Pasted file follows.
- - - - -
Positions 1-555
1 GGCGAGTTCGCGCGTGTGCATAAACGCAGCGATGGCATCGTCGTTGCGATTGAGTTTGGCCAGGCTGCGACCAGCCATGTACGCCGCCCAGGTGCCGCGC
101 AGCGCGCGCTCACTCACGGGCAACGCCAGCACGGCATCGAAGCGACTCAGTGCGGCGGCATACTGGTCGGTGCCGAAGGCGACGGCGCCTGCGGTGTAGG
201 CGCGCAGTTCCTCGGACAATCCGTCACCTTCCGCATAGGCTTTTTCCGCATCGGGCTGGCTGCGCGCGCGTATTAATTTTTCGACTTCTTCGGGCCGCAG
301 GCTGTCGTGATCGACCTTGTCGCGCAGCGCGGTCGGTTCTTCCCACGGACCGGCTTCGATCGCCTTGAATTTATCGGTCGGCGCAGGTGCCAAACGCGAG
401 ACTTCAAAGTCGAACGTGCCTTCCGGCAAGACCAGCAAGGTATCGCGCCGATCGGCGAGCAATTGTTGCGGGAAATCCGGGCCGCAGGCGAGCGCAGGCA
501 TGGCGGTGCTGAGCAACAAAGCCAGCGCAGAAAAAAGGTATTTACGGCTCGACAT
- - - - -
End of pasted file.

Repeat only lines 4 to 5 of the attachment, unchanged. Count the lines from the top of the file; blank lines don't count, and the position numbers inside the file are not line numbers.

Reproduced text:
201 CGCGCAGTTCCTCGGACAATCCGTCACCTTCCGCATAGGCTTTTTCCGCATCGGGCTGGCTGCGCGCGCGTATTAATTTTTCGACTTCTTCGGGCCGCAG
301 GCTGTCGTGATCGACCTTGTCGCGCAGCGCGGTCGGTTCTTCCCACGGACCGGCTTCGATCGCCTTGAATTTATCGGTCGGCGCAGGTGCCAAACGCGAG